LEWISTON, Minn. – A Minnesota dairy farm is moving into uncharted waters in part due to a ruling by the Minnesota Court of Appeals ordering that the Minnesota Pollution Control Agency (MPCA) must take into consideration greenhouse gas emissions before granting a permit to the Daley Farm of Lewiston for their expansion plan.
“This sets a very bad legal precedent for allowing environmental groups to sue the state government and basically tell farmers how to run their business,” said Isaac Orr, a policy fellow at Center of the American Experiment, where he writes about energy and environmental issues.
The Daley Farm is a fifth-generation dairy in Winona County with 1,500 milking cows. In January, they were granted a permit by the MPCA to expand their operation to 3,000 head.
“We've been at this same size since 1998, so for just over 21 years,” said Shelly DePestel of Daley Farms. “The next generation, our kids, three of my sons and my nephew, have joined us back on the farm.”
After completing college, the younger Daleys, the sixth generation, also want to come back and earn a living through the farm.
The planned expansion is what is needed so that all the Daley family members can continue to work and live off the farm.
“In order for them to be successful and in order for us to retire, our project looks like a 3,000-cow dairy adjacent to the milking site that we have now,” DePestel said. “Then we can use our existing facilities for heifers, pre-fresh dry cows – that type of thing.”
After granting a permit to the Daley Farm, the MPCA was sued by the Land Stewardship Project and the Minnesota Center for Environmental Advocacy. Their lawsuit was based on the idea that the MPCA should have considered greenhouse gas emissions as part of the permitting process before granting the permit.
There currently are no laws or regulations stating the MPCA is required to consider greenhouse gas emissions on farm permits.
“There’s no part of the permitting process that we went through that has a box saying, ‘Check this box and explain what impacts greenhouse gases this expansion would have.’ It's not included in the format at all, so it wasn't done, clearly, because it wasn’t asked for,” she explained.
In July, the case against the MPCA was sent to the Minnesota Court of Appeals and the decision was made this past October.
It is very unclear what the next step will be because there is no precedence for this ruling. The MPCA has never made greenhouse gas emissions part of the permitting process, nor are they required to do so by law.
“The justification was the Next Generation Energy Act, a clause that says they want to reduce greenhouse gas emissions by 80 percent, below 2005 levels,” Orr said. “This regulation, which was passed in order to mandate wind and solar onto the grid, is now being used to justify all kinds of different things.”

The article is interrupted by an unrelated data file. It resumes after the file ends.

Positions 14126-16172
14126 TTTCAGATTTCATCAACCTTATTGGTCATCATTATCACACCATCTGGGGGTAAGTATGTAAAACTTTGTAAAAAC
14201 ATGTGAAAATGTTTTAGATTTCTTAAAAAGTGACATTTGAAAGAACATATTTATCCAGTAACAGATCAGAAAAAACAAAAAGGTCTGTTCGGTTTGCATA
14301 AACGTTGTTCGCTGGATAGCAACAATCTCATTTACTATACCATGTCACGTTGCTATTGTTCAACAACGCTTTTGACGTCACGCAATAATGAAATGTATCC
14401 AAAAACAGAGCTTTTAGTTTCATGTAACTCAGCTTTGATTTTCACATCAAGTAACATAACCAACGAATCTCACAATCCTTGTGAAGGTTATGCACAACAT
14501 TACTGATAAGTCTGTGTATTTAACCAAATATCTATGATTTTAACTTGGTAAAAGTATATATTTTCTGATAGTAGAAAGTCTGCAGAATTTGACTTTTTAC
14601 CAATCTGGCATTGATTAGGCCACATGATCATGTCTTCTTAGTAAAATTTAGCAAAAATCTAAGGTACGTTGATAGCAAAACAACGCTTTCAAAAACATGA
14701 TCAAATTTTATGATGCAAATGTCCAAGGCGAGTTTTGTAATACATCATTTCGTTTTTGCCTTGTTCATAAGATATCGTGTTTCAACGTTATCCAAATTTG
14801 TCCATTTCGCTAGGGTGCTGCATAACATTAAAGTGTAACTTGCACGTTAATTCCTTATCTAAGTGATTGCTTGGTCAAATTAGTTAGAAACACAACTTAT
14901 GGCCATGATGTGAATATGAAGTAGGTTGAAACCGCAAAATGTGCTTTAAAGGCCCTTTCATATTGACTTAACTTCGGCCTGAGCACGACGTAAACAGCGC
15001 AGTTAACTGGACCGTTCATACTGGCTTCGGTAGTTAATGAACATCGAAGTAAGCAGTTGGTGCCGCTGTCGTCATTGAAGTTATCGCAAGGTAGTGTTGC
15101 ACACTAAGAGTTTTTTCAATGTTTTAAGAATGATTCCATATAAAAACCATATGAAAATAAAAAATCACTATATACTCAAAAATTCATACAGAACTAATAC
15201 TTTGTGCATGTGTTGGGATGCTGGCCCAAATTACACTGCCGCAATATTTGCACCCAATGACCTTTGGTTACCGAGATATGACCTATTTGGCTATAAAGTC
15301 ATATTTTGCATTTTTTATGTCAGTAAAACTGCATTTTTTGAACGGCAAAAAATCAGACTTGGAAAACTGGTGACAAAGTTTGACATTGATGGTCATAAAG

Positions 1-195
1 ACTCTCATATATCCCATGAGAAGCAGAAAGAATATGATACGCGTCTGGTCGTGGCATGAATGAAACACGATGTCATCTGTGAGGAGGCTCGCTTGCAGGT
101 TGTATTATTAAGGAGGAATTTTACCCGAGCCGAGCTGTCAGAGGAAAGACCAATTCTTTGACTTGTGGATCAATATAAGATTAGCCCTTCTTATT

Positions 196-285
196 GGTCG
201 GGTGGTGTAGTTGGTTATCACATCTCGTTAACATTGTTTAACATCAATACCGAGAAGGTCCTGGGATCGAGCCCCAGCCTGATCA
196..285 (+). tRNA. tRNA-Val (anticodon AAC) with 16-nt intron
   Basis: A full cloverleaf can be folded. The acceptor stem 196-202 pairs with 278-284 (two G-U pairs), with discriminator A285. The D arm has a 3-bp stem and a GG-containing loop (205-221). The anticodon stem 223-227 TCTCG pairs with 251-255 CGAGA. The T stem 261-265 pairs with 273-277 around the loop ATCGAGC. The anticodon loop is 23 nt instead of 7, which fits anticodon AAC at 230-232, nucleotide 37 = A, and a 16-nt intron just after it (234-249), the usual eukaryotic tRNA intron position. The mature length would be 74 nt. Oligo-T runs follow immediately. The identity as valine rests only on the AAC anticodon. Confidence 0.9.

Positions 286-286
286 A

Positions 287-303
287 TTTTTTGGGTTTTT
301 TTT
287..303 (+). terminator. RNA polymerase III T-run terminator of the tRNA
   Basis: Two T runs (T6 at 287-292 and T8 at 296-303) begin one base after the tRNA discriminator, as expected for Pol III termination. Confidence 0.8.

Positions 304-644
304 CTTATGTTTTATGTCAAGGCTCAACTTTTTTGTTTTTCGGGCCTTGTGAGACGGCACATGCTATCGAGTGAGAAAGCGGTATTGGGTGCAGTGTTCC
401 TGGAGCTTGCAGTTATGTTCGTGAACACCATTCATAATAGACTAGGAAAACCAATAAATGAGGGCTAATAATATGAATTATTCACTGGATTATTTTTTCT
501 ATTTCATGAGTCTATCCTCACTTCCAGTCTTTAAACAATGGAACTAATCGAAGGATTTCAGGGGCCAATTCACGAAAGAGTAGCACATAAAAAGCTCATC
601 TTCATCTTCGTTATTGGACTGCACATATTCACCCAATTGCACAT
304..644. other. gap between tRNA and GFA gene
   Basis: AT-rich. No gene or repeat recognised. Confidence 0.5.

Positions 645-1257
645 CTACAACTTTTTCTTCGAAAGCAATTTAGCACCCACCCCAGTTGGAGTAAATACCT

Based off of public information, the MPCA was as surprised by the court’s decision as the Daleys were.
“They (the MPCA) thought that they had a good case to begin with and they didn't think that they were going to lose this appeal,” he said. “The court of appeals told MPCA that the Daley Farm had to take a look at their greenhouse gas emissions, so it's such vague language at this time.”
The Daleys are now working to find an expert on dairy farms and greenhouse gas emissions in preparation for what they may or may not be required to do, which has been challenging. Every operation is different. Emissions will be different and there are no regulations in place for the Daleys to follow.
“The environmental groups said that adding this number of dairy cows (1,500) was the equivalent of adding 21,000 cars to Minnesota roads,” Orr said. “When you look at the total emissions of Minnesota, this is like 0.06 percent of total emissions.”
Using the climate change models used by the EPA during the Obama administration, Orr calculates that preventing the Daley Farm expansion would lead to a non-measurable global temperature reduction of 0.0000025 degrees Celsius by 2100.
“You probably couldn't even measure the concentration of increasing greenhouse gases in the atmosphere because it's so small,” he said.
This court ruling could set a dangerous precedent in Minnesota, making it harder for livestock operations to expand and continue to do business in the state. In the end, the demand for milk and dairy is there. The milk will be produced somewhere, even if it’s not Minnesota.
“There are 68,000 plus farms in the state of Minnesota, and forcing them to start to look at things that are so minuscule, like the greenhouse gas emissions and what those temperatures are, is a very big chilling effect,” Orr said. “You're basically telling an industry that puts food on everyone's table that they're a liability and not an asset.”